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Brazil conservation plan could save three times the species for half the money

Researchers used a new model to look at the most efficient, cost-effective way to increase the footprint of Brazil's Atlantic Forest.

By Brooks Hays
Brazil conservation plan could save three times the species for half the money
Researchers used a computer model to identify more cost effective conservation and restoration strategies for Brazil's Atlantic Forest. Photo by Imperial College London

Dec. 18 (UPI) -- A new restoration plan for Brazil's Atlantic Forest could save three times as many species for significantly less money than previous conservation plans.

In coordination with the Brazilian Ministry of the Environment, researchers in Brazil and Britain designed a new computer model to identify the most effective and cost efficient forest restoration strategies.

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If adopted, simulations suggest the restoration plan would save 745 plant and animal species from extinction, while pulling 1 billion tons of CO2 from the atmosphere over the next two decades. Additionally, the new plan, published this week in the journal Nature Ecology and Evolution, would reduce conservation costs by 57 percent.

"These restoration targets, if achieved, will bring multiple benefits for people and nature," lead researcher Bernardo Strassburg, scientist at the International Institute for Sustainability and the Pontifical Catholic University of Rio de Janeiro, said in a news release. "We show that science can help guide decisions about where to restore, multiplying benefits and saving billions of dollars in costs."

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Today, only 7 to 11 percent of the Atlantic Forest's original footprint remains intact. Despite the tremendous losses, Brazil's coastal forest remains one of the most biodiverse ecosystems in the world. To ensure the ecosystem remains stable and capable of sustaining its tremendous biodiversity, scientists think the forest must be restored to 30 percent of its original footprint.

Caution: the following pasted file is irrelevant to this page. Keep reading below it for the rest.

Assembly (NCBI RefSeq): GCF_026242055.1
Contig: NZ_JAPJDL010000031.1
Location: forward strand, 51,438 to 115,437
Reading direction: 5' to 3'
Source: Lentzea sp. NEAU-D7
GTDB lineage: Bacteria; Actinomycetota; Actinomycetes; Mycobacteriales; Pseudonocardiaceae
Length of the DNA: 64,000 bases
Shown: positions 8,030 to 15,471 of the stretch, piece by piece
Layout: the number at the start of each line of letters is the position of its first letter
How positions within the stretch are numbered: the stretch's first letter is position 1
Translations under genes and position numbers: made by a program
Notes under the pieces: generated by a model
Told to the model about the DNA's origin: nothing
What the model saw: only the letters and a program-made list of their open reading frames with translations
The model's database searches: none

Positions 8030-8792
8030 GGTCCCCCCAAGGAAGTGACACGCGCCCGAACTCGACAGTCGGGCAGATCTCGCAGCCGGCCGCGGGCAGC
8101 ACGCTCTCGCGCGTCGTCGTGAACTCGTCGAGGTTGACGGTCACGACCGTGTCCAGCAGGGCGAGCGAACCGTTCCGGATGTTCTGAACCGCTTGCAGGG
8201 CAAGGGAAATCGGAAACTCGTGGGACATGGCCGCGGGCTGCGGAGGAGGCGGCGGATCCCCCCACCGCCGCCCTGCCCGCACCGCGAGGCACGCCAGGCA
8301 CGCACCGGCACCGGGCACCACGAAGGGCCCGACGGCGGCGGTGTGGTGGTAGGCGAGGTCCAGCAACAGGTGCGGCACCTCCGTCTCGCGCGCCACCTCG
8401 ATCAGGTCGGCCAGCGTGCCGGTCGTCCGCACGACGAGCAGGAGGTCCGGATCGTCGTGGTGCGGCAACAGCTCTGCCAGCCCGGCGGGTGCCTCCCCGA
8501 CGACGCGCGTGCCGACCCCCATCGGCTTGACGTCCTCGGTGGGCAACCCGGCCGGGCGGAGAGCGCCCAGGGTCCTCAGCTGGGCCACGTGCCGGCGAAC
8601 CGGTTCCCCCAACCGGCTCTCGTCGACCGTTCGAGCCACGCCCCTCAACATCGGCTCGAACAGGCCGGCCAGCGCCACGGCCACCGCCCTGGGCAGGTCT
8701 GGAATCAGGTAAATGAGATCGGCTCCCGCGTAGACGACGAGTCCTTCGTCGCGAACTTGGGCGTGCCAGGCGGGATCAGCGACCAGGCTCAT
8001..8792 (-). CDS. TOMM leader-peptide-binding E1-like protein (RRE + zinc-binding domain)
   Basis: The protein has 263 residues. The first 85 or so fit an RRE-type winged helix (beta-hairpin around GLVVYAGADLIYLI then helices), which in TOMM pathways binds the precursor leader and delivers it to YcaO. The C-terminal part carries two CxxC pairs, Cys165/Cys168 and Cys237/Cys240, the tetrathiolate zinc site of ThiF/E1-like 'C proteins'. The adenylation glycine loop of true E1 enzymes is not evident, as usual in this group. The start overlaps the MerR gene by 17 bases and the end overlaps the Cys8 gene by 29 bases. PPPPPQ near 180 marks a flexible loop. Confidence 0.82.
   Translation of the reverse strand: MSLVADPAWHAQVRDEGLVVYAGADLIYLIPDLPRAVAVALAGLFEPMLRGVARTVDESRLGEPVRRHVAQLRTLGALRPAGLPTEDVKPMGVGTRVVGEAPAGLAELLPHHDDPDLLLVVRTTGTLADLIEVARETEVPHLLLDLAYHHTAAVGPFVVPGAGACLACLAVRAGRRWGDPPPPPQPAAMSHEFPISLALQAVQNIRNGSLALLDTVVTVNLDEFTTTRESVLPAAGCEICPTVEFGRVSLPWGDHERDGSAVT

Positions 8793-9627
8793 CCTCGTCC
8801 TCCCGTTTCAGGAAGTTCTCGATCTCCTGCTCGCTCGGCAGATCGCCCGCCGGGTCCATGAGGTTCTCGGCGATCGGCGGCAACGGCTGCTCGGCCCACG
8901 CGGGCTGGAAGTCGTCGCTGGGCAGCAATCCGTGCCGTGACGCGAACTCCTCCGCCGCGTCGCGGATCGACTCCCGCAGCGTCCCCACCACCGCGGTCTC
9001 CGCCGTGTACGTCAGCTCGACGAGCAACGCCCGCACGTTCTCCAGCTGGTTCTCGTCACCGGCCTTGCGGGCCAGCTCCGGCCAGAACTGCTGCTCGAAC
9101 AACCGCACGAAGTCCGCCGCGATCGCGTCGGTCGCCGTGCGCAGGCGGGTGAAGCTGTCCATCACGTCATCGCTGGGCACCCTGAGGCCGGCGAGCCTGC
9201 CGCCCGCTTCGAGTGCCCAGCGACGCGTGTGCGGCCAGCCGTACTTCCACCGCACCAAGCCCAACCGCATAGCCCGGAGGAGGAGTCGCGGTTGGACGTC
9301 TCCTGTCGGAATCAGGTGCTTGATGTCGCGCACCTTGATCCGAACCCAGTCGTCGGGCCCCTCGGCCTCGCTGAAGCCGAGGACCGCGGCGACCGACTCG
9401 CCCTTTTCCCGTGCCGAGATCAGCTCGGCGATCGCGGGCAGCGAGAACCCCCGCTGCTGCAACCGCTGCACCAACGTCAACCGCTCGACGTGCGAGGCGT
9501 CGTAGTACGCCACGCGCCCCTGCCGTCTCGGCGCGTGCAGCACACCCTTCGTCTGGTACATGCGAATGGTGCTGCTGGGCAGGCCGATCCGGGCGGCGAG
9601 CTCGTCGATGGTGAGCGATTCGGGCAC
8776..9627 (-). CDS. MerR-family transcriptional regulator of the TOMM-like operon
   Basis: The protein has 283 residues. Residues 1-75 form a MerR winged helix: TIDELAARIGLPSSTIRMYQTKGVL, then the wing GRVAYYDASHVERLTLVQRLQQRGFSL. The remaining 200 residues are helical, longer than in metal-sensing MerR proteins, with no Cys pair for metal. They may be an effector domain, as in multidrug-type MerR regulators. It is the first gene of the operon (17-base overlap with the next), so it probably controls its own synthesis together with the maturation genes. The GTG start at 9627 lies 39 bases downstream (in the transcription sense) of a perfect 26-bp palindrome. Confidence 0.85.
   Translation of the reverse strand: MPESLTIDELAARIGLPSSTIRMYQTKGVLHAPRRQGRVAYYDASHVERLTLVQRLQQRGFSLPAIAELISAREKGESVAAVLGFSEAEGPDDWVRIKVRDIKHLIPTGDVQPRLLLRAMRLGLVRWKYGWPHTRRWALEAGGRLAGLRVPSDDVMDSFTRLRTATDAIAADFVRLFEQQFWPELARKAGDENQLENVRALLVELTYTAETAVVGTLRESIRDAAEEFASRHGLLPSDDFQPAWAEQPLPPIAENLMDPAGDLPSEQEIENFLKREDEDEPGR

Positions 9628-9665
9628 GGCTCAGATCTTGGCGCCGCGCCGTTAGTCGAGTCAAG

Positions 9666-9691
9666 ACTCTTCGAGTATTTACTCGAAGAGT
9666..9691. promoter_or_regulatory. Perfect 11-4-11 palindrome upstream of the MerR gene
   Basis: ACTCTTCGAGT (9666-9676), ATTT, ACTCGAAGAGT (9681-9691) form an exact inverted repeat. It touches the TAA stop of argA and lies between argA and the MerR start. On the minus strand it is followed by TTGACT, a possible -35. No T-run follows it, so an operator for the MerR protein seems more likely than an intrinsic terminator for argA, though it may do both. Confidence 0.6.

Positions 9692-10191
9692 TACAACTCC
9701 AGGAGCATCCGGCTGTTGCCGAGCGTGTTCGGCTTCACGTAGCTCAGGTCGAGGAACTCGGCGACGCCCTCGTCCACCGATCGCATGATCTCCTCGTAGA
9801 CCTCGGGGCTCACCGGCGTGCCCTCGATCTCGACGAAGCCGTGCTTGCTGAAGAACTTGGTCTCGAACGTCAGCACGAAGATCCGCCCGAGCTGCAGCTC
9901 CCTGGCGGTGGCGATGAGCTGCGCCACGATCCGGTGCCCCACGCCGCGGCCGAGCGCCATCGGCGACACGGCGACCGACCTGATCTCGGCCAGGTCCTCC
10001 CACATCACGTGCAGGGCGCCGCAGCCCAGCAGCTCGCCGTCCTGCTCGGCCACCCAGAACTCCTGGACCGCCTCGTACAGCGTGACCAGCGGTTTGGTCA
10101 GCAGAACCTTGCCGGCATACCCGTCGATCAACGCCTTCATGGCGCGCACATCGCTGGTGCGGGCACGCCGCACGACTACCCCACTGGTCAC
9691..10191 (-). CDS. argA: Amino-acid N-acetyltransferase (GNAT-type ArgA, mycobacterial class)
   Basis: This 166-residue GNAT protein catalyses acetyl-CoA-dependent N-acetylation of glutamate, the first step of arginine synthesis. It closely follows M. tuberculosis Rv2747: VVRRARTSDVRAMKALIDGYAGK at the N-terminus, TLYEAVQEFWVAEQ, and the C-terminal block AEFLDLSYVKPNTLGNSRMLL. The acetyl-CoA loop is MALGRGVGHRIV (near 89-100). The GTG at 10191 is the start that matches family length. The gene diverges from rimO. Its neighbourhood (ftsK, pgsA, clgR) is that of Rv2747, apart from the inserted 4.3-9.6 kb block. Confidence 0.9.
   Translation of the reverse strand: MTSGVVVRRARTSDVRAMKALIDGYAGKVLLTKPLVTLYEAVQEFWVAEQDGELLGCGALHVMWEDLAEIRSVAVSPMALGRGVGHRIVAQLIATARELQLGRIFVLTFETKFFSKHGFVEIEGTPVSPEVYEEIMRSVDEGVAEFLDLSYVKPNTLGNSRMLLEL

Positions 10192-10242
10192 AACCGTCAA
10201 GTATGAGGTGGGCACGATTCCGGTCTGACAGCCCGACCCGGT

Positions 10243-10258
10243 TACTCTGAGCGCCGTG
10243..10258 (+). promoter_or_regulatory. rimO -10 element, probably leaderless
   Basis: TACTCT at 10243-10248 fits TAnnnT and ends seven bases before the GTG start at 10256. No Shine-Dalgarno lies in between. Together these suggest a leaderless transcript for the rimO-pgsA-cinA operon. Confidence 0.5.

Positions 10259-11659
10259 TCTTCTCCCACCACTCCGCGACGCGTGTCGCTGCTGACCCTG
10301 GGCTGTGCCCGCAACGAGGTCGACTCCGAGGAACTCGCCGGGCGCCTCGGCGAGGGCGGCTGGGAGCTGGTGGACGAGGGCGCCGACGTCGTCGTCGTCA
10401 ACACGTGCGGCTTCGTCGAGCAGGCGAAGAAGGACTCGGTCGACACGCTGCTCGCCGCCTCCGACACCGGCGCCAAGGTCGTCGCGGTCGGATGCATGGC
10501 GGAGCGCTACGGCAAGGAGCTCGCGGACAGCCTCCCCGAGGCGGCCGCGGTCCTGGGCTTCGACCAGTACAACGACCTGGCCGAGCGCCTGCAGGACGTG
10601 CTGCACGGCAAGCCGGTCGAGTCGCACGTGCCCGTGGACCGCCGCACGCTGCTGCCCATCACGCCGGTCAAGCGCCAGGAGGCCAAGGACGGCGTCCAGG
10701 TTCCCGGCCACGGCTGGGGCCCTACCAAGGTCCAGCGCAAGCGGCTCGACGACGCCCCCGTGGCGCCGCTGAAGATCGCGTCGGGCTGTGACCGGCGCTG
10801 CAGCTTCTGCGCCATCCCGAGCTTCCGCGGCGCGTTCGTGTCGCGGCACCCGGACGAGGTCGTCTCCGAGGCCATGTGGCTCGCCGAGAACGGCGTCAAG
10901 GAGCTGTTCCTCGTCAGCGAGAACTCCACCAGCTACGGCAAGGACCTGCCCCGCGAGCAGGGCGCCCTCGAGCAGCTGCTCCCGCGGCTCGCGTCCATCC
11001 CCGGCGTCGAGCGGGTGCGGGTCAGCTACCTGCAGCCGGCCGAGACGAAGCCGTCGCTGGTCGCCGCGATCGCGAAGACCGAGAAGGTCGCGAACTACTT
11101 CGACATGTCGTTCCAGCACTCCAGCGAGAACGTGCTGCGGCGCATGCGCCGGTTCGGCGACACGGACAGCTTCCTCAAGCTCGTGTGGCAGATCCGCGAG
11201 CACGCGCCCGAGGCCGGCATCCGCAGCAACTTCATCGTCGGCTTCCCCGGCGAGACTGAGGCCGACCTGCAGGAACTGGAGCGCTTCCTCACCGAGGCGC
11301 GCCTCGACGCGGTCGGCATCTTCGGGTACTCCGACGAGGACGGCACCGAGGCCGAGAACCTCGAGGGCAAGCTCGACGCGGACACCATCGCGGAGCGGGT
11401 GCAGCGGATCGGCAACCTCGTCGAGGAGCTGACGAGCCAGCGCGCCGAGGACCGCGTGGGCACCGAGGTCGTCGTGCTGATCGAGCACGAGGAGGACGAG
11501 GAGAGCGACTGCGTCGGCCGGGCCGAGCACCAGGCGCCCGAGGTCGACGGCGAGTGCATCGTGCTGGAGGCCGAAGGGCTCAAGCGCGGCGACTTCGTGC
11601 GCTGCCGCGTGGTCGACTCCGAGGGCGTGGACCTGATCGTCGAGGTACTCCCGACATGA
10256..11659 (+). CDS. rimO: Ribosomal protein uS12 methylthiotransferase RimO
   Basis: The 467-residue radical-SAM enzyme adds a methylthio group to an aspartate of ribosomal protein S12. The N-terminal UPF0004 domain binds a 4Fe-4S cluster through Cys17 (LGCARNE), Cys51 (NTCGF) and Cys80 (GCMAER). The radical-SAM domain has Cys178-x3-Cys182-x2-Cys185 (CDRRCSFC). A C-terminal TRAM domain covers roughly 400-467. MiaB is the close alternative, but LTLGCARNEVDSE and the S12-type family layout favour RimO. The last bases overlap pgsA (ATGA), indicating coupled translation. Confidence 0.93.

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The new model looked at the most efficient, cost-effective way to increase the forest's footprint. Simulations considered where restoration would achieve the greatest biodiversity gains and boost climate change mitigation, while having the smallest impact on the most valuable farming land.

Researchers think their methods could be used to develop more effective and cost-efficient restoration plans for environmentally valuable but vulnerable ecosystems around the world.

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"People recognize the benefits of forest restoration for their wellbeing and for nature, and there are extraordinary efforts to restore forest happening around the world," said Morena Mills, an environmental scientist at Imperial College London. "Our study provides guidance on how multiple interests, in nature and agriculture, can be reconciled when developing forest restoration plans."

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